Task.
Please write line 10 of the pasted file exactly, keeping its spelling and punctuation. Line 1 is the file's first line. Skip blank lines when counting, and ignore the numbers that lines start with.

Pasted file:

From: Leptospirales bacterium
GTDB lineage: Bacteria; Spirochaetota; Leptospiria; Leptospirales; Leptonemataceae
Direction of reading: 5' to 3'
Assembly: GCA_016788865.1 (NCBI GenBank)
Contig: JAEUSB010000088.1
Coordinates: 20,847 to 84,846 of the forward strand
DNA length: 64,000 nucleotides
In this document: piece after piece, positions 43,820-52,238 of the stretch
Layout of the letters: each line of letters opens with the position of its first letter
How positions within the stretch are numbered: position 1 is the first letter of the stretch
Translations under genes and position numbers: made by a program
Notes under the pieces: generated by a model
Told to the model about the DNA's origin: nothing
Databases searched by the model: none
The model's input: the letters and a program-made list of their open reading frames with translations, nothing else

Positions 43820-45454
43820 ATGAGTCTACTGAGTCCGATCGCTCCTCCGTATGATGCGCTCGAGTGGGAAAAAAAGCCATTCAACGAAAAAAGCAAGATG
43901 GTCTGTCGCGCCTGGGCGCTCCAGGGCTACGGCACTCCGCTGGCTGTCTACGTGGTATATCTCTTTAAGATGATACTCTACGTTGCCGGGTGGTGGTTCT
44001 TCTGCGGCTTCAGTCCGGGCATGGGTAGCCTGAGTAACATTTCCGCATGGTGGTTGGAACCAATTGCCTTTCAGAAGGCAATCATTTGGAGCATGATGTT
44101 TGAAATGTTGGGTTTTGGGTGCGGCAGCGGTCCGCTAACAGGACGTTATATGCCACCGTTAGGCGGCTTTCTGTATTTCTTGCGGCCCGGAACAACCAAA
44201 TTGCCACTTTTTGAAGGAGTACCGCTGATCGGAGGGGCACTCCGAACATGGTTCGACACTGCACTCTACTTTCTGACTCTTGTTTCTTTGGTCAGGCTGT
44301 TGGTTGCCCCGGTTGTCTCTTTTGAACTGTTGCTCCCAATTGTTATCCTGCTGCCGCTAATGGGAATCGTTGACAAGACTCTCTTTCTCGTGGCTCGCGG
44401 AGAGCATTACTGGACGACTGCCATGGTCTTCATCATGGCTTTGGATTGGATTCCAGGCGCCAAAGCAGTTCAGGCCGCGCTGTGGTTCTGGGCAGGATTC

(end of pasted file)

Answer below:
How positions within the stretch are numbered: position 1 is the first letter of the stretch